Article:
Obama's Fed Footprint Will Be Bigger Than Bernanke's Heir

Sarah Bloom Raskin listens during an open meeting of the Federal Reserve Board in Washington in June 2012 Photograph by Andrew Harrer/Bloomberg

The Federal Reserve is a little bit like a Supreme Court of Money, except that the justices—er, governors—aren’t appointed for life. They serve staggered terms of 14 years, and many step down before their terms expire. That means every president gets a chance to influence Fed policy through strategic appointments to the Board of Governors.

So while all eyes are on the possible successor to Fed Chairman Ben Bernanke—who will be conspicuously absent from the annual central banking conference in Jackson Hole, Wyo., starting Thursday—Obama will have other openings to fill. “Between three and five Board of Governors positions are likely to open up over the next year or so,” Bank of America Merrill Lynch economists Michael S. Hanson, Bin Gao, and Adarsh Sinha wrote in a note to clients on Monday. “We see a high chance that the Board will be short-staffed for a time, but a low chance of a significantly more hawkish FOMC in 2014.”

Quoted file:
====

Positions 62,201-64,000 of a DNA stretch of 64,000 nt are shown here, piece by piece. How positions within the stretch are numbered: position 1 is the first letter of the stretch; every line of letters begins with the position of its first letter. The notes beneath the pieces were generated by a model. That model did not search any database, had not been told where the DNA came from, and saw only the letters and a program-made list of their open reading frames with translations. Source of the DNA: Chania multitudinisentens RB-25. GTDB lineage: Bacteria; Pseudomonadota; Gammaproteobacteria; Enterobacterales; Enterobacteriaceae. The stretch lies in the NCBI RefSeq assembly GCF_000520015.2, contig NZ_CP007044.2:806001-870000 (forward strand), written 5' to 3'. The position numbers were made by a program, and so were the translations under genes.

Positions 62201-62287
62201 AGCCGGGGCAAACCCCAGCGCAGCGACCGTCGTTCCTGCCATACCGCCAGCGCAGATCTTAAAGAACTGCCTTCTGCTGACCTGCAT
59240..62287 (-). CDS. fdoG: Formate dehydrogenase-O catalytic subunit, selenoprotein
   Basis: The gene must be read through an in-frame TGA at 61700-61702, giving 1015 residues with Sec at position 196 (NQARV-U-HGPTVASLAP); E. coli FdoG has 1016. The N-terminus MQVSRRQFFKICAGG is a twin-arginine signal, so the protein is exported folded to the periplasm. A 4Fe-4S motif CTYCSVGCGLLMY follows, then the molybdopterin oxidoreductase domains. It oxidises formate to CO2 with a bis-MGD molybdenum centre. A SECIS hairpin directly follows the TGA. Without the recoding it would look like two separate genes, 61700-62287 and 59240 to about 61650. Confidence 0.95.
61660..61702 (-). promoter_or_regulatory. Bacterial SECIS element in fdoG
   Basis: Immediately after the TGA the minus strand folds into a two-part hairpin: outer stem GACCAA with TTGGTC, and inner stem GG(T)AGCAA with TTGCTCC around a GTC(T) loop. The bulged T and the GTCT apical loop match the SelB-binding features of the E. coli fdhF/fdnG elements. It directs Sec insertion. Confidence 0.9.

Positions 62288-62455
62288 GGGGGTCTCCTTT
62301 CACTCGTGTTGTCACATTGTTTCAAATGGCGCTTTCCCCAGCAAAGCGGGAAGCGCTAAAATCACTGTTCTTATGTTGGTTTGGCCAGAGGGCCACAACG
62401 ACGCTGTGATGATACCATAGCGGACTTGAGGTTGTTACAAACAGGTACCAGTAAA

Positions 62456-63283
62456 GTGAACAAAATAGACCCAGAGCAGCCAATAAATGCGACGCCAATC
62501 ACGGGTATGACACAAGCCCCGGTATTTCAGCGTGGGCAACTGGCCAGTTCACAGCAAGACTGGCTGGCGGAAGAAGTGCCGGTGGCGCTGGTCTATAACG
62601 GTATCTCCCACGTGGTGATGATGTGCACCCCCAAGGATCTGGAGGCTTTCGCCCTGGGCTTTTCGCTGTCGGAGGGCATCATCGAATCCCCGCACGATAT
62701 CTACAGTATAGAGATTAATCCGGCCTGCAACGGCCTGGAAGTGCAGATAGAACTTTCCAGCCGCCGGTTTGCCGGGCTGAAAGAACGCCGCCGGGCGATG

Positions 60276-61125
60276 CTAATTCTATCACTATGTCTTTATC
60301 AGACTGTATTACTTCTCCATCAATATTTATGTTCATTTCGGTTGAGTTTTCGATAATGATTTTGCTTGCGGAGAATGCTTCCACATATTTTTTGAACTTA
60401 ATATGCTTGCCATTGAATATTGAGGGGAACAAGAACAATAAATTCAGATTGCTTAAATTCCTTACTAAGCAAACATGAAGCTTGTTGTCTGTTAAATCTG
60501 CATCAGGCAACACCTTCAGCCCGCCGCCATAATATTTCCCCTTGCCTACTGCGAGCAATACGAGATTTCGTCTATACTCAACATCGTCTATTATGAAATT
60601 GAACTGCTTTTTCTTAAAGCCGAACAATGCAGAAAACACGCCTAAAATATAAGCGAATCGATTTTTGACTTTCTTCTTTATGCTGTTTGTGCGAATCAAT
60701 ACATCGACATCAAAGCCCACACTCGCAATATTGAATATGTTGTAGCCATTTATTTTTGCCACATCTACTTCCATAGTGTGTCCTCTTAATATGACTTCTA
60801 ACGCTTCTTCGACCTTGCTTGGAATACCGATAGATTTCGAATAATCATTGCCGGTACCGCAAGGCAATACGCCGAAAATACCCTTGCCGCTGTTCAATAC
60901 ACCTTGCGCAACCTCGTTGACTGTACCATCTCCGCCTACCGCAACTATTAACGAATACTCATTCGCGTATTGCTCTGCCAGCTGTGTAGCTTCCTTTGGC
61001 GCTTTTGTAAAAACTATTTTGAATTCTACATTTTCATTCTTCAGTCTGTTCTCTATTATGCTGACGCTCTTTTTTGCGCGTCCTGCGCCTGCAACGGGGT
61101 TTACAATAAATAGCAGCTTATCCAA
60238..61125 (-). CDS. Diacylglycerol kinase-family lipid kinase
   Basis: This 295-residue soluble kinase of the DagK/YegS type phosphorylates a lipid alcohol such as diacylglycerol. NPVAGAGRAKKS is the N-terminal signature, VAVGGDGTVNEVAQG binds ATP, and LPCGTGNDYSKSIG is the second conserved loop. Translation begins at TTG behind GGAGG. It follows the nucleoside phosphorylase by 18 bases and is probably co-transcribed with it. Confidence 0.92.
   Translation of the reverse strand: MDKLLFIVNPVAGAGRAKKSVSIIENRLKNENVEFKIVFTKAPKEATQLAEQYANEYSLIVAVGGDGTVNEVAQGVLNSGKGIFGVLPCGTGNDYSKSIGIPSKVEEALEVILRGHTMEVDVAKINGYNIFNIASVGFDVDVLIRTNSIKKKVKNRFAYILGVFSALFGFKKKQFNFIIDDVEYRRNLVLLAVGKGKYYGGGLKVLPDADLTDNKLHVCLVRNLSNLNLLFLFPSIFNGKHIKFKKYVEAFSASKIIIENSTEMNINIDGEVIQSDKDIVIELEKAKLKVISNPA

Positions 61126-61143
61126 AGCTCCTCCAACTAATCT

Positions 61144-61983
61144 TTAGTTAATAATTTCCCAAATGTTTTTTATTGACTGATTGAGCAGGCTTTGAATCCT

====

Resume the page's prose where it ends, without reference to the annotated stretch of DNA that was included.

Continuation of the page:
Today’s board is solidly in Bernanke’s relatively dovish camp. Minutes of the July meeting of the Federal Open Market Committee, which includes the governors and the regional bank presidents, were released today, and they show that “almost all” committee members said it was “not yet appropriate” to start tapering the purchases of bonds to drive down long-term interest rates. Policymakers remain “broadly comfortable” with Bernanke’s plan to start reducing bond buying later this year if the economy improves, according to the minutes.

One obvious opening at the Board of Governors is for Bernanke‘s seat. While board terms last 14 years, chairman terms last just four. When he completes his second term as chairman this coming January, Bernanke will still have six years to go on his board seat, but he’s widely expected to leave the Fed if he doesn’t serve a third term as chairman.

Elizabeth Duke, a former community banker, is scheduled to step down at the end of this month. She’s already living on borrowed time. She was appointed by President George W. Bush to complete an unexpired term ending in January 2012, and Obama has stretched out her tenure since.

Sarah Bloom Raskin, who was Maryland’s top financial regulator before joining the Fed, has been nominated by President Obama to be deputy secretary at the Treasury and could be gone within months.

Jerome Powell‘s term ends at the end of January 2014. The former investment banker was appointed by Obama in 2012 to complete an unexpired term.

Finally, there’s Janet Yellen. If she isn’t picked to chair the Fed, she would probably serve out her term as vice chair through October 2014, but not complete her term on the Board of Governors, which goes until—gasp—2024.

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